Eight years ago today, I chose change

Blog Post created by chuck-2-20-2011 on Feb 20, 2019

Eight years ago today I made a decision that has seemingly changed my life forever! Eight years ago today I put out my last cigarette and after that day, I never looked back. My journey began with a small whisper in the back of my mind. A nagging feeling that something was wrong. As an addict, I couldn’t quite fathom what it was. I’d sit there in my little bathroom in the mornings smoking and coughing endlessly and still, I couldn’t quite put my finger on what was wrong.


Usually the problems that we face are quite clear but under the shroud of my addiction I just couldn’t see what wasn’t quite right in my world, or rather in hindsight I realize that I didn’t WANT to see what was wrong because the problem was with the very foundation of my life. The problem that was so hard for me to see was my smoking addiction!


I realized that I’d never seen this addiction as a problem before, even as the reality of what each of those cigarettes were doing to me was manifesting itself in real physical ways that I could no longer ignore. Deep in the core of my being, my self preservation reflex at long last became stronger than my addiction and for a moment I could see the reality of what I was doing to myself. For a moment the cloud of addiction lifted and I saw the reality of addiction. A reality that I had created over countless years and to be honest, it scared the heck out of me.


But you know what? That fear was nothing compared to the fear I felt when I first thought of doing something about it. That thought created a fear within me that rocked me to the very core of my foundation, and so for a while, I dismissed it, though the reality was now always there in the back of my mind, nagging me. Whispering to me that there was something I needed to do. Something very important for my future. Something that I shouldn’t put off.


I think this was a period where my mind had to learn to accept that which was so unacceptable to think about. And eventually, there came a day where I was able to not only think the thought of change, but I was able to grab hold of it. This was the first time I knew I was going to attempt to change the foundation of my life forever. And the fear I felt on that day was incredible!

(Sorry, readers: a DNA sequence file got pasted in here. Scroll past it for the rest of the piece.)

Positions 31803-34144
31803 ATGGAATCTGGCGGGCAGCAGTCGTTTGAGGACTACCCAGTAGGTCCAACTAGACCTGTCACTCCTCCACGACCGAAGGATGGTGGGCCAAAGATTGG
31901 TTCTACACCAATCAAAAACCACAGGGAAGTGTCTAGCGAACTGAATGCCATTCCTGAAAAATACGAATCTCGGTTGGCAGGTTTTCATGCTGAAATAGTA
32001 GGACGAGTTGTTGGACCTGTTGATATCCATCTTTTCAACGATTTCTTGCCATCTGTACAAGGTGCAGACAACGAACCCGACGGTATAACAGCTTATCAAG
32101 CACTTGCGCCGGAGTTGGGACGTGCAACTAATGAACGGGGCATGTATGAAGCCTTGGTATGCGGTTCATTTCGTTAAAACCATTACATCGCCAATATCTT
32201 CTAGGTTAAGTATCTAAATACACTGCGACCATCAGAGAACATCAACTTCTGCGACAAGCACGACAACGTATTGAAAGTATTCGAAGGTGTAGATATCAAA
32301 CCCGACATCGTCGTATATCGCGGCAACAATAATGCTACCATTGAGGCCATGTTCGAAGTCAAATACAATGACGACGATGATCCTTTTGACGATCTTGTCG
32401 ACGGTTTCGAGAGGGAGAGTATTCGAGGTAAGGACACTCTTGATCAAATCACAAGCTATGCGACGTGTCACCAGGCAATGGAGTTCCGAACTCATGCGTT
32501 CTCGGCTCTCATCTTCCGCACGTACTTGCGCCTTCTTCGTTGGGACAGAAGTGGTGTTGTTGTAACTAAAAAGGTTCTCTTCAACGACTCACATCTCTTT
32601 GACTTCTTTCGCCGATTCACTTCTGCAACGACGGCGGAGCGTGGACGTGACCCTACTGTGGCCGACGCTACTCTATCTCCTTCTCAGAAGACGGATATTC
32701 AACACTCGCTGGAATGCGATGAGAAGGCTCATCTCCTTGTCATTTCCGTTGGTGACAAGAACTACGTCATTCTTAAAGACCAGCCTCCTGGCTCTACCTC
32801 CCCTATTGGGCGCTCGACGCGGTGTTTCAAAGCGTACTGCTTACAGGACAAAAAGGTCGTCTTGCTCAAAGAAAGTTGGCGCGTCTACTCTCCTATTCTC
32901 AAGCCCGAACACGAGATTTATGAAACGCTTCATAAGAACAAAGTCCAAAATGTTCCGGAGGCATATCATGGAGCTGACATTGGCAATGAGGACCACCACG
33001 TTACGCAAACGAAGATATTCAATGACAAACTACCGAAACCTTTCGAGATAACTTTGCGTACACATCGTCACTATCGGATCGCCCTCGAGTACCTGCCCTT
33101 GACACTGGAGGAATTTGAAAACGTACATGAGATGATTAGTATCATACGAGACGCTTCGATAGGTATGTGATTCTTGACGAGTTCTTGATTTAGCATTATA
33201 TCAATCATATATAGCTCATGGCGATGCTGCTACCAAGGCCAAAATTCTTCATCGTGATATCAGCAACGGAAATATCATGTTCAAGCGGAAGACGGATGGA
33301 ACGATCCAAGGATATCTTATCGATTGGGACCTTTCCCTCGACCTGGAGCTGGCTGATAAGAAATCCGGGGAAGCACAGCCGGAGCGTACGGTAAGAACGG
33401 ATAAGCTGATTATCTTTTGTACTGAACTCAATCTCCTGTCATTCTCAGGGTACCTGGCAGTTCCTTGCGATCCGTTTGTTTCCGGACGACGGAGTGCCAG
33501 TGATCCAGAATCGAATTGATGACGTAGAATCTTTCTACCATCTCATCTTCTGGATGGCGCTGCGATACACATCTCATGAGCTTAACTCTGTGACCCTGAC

I knew I’d need help if I was to be successful. My fear of change was enough to convince me of that and so I called a quit line and from there found this incredible place, filled with the wisdom of people in every stage of quitting. You see, we can learn from those who have just started the journey as well as from those who have found the answers to their own addictions and are willing to share those answers, or rather internal discoveries.


Using the knowledge of others and also doing a lot of soul searching, I began building my quit plan. I learned about triggers and urges and  how they affected me, or rather how I personally interacted with my addiction. The more I learned my enemy, the more my fear of change dissipated and as I began to understand what I was fearing, I was able to react to that fear in a more meaningful way. I was able to begin the process of building my new foundation and at the same time, I was able to peer into the world of freedom and over time, I wanted that freedom more than I wanted the future that I had created within me for so long. You know, that place where we choose to harm ourselves, never really knowing why. That place where we simply react rather than feel because of the depth of the addiction. That place filled with the lies we must tell ourselves in order to keep smoking.


I had no fear of quitting by the time I put out that last cigarette so long ago and you know what? Those first hard days seemed way easier than I’d expected. I think part of the reason for this was that I’d already experienced everything that happened to me at first through my practice quits. Sure it was tough. Change always is but if we’ve accepted that change as a positive one, it makes us so much stronger.


I struggled through those first days, understanding that the first days are the days where we learn how to live a new life, free of the baggage of the past. I’ve never regretted my decision to fight for change. I’ve also forgiven my past so that I can focus on the future. After all, when we choose to quit, we’ve made a choice to create a better tomorrow for both ourselves and those that we love.


And now I’m living that tomorrow, and you know what? It looks a lot like I always imagined it to be. So peaceful. So much calmer. So much freedom!!


I’m proud of my freedom and you should be too! All I can say is that if you haven’t put out that last cigarette yet but are thinking about it, try to look at this as a chance at a new life. If you’ve just put out that cigarette and are wondering if you’ll ever find peace, know that you will. And if you’re one who has found the true freedom that lives at the end of every quit, I’m proud of you, just as I’m proud of myself for choosing life over a slow agonizing death. For finding the truth just as I did and allowing that truth to grow into an incredible future!


Every element needed to quit lives within all of us. We just have to look inside and find those tools that we need because they’re there waiting to be discovered. All it takes is a desire to try and a belief that given the right circumstances, even if we have to create those circumstances in order to succeed, then we will win!


Keep fighting and one day you’ll realize that you’re free. It’s kind of funny but I can’t even remember when I became free. It just happened and now I’m living my dream of eight years ago and never intend to look back!